Very likely to be Miss Elizabeth Stevenson, 61, (1872-1959)  an experienced teacher in Scotland and South Africa, and then Senior Woman Inspector of Schools for the London Country Council, a position we are told was created especially for her. Her Times obituary correspondent wrote:
“Throughout her career she won the devotion of pupils and colleagues and many will remember with gratitude the inspiration of her character and qualities-not least the incisive judgment and the refusal to compromise.”
Being a teacher adds to the likelihood, as she is seated with three others in education. But there may be other candidates and apart from being a distinguished woman of the time we have no strong evidence linking her to Lady Rhondda or the Time and Tide milieu.
Do you have more insights that will give us conclusive proof we have the right candidate?
It is probable that she was seated alongside the senior gentleman at the table, Noel Brailsford, and then being seated with any of the others making their way in the world of education would have been appropriate. As a schools inspector she will have found a lot in common with the PE specialists on the table, perhaps just as keen to hear of their experiences and they of hers.
WHAT’S ON HER MIND?
In 1933 Elizabeth gave evidence to the Hadow Report on Infant and Nursery Schools – but the report itself was not published until December. I suspect she might have been keen to learn about what was happening in the world of girls’ physical education. I wonder who was the driving force behind the makeup of this rather special table.
ELIZABETH’S STORY SO FAR
Elizabeth was born on 11th January 1872, the daughter of Fordyce “Dycie” Stevenson née Watt and the Rev. William Stevenson (1839-1916) of the Madras Christian College. At the time of her birth her father was a missionary with the Free Church of Scotland in Madras. From 1886 until his death he also acted as Secretary of the Women’s Foreign Missions of the Free Church and United Free Church of Scotland.
She took the classical tripos in 1894 at Girton, Cambridge, one of the early students of Miss Jez-Blake and qualified with distinction for the Cambridge teachers’ certificate. After three years’ teaching in Scotland, in 1900 she was appointed vice-principal of the Good Hope High School for Girls, Cape Town. In 1904 she went to the Maria Grey Training College as lecturer on methods of teaching history and classics and in 1906 was appointed headmistress of the Collegiate School for Girls, Port Elizabeth. In 1911 she returned to Scotland, becoming headmistress of St. George’s School for Girls, Edinburgh, and its associated teachers’ training college.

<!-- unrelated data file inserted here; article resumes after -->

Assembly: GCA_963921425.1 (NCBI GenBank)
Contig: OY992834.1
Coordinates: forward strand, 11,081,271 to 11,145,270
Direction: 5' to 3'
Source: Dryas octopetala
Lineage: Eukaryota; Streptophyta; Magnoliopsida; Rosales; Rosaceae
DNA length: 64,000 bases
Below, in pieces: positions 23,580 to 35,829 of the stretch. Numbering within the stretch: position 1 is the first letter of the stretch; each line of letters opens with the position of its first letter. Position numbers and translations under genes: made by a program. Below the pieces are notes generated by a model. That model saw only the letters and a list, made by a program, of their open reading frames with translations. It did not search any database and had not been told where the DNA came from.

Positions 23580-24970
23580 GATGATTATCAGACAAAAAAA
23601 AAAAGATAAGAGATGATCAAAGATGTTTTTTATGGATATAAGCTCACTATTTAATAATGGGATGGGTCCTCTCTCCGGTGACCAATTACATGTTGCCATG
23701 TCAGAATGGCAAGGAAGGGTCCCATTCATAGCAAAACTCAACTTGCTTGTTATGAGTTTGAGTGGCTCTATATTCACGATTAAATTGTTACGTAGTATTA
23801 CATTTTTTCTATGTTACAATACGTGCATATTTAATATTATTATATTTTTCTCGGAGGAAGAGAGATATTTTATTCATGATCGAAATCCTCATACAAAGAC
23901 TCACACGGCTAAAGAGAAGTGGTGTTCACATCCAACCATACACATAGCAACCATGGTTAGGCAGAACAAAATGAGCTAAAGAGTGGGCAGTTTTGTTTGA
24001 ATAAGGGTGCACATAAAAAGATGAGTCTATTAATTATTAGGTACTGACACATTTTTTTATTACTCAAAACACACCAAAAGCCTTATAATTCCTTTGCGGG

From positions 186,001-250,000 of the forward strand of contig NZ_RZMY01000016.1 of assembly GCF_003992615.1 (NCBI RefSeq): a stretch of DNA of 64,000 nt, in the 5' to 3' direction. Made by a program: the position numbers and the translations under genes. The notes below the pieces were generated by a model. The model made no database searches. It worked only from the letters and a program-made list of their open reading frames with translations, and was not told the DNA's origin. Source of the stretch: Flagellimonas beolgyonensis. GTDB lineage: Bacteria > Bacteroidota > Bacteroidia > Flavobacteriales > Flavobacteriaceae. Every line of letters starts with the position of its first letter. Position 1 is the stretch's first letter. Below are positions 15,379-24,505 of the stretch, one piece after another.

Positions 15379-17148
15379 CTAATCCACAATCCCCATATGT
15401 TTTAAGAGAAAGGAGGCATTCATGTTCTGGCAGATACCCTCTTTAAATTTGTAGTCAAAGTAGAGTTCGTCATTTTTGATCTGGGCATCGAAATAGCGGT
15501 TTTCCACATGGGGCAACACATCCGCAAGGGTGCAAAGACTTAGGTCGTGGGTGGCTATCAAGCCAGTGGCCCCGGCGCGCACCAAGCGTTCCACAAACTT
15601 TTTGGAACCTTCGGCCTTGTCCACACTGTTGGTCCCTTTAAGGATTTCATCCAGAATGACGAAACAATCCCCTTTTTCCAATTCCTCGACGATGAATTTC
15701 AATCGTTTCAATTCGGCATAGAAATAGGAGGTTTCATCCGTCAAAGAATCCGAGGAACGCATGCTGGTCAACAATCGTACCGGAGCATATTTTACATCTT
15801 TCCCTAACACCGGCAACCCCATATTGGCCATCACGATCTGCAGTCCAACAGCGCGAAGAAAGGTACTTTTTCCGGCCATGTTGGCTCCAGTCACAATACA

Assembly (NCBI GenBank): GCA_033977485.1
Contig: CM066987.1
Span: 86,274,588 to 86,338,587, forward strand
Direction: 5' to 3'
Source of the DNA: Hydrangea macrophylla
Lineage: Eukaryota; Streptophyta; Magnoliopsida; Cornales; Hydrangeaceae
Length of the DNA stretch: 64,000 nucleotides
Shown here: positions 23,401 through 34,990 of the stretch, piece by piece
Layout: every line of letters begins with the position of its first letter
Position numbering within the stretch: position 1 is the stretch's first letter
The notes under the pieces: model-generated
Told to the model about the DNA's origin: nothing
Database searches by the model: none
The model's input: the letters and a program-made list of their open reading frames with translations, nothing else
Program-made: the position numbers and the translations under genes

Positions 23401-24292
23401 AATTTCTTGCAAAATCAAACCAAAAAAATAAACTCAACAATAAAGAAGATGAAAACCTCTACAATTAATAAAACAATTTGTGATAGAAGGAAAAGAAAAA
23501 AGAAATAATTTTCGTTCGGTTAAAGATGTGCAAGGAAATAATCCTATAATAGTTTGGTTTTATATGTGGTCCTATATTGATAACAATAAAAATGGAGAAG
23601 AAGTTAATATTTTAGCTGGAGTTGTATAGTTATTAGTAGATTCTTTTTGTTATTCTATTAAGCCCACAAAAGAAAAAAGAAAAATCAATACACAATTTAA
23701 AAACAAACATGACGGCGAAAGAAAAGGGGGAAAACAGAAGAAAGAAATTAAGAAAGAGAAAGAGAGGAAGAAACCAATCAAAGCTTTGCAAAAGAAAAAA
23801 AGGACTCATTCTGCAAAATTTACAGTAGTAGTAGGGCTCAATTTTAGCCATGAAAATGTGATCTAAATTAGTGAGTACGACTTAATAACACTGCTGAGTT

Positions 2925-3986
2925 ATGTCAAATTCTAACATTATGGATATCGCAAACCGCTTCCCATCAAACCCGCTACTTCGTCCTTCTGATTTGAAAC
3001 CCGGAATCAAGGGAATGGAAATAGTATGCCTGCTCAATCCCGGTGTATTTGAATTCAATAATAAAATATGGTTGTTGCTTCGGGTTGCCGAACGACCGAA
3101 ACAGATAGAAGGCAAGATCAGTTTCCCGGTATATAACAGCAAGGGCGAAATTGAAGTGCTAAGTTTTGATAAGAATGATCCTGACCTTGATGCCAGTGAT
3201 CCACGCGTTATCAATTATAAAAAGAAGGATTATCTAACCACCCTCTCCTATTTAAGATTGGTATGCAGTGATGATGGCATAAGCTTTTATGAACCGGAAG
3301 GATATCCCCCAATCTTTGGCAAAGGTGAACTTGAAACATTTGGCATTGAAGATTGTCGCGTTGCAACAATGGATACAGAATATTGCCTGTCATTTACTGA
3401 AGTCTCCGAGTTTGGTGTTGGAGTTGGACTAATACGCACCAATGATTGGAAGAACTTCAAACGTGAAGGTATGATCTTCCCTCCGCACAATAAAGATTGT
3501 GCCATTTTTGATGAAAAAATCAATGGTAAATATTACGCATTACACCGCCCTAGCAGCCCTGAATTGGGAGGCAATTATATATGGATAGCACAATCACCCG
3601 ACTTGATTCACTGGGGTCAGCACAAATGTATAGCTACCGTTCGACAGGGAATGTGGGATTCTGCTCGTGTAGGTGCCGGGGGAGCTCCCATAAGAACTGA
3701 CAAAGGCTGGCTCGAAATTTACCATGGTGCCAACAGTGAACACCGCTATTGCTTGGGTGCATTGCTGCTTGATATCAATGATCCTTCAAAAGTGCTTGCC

In 1920 Elizabeth moved to the London County Council as a divisional inspector and was a senior woman inspector from 1929 till her retirement in 1935, advising on education of girls in all types of schools.
WHAT ELIZABETH DID NEXT
The eldest guest at the table, at 61, Elizabeth was two years off her 1935 retirement. At the time of the 1939 census she was living at 131-135 Kennington Road, Lambeth, listed as a retired Inspector of Schools. After retirement she travelled in Africa and the Far East, and volunteered during the WW2 at R.A.F. Halton, Bucks “where she organized with characteristic enthusiasm and imagination a patients’ library of unusual scope”. She died on 15th July 1959, aged 87 at Lynchfield Hospital, Bishops Lydeard, near Taunton, probate to her nephew, William Francis Ross Hardie, President Corpus Christi College, Oxford, the son of her sister Isabella Watt.
She has all the distinctions to be at the table, including having an obituary in The Times. Her distinction was underlined by a correction sent to The Times a little later, by one “GL”, worth quoting in full:
“G. L. writes: – Your correspondent’s notice published on July 21 contains a factual inaccuracy. Not more than a dozen appointments to the rank of L.C.C. divisional inspector were made during the 40 or so years this rank existed, and no woman was included among their number. Miss Stevenson was one, I another, of a small group of district inspectors appointed in March, 1920. Her strong sense of mission led her to choose to work in a district in the East End, where she remained for the longer part of her service. In his wisdom that unique Chief Inspector, Dr. F. H. Spencer, had the post of Senior Woman Inspector created so as to provide scope for and recognition of Miss Stevenson’s abilities. She was a good colleague and filled-this post with dignity and credit”.
 Reference to Miss E. Stevenson, Senior Woman Inspector for the LCC, for the National Association of Inspectors of Schools and Educational Organisers.
 Miss Elizabeth Stevenson, The Times, 21.7.1959, page 8
 The Times, Obituary by A Correspondent, 21.7.1959
 The Times, Obituary by A Correspondent, 21.7.1959
 The Scotsman, 17.6.1912 ©JPIMedia Ltd, accessed from BritishNewspaperArchive (www.britishnewspaperarchive.co.uk)
 A personal element of interest here, as Hardie was the President who interviewed me when I applied to go to Corpus – it was a memorable interview with a technique I used thereafter when interviewing.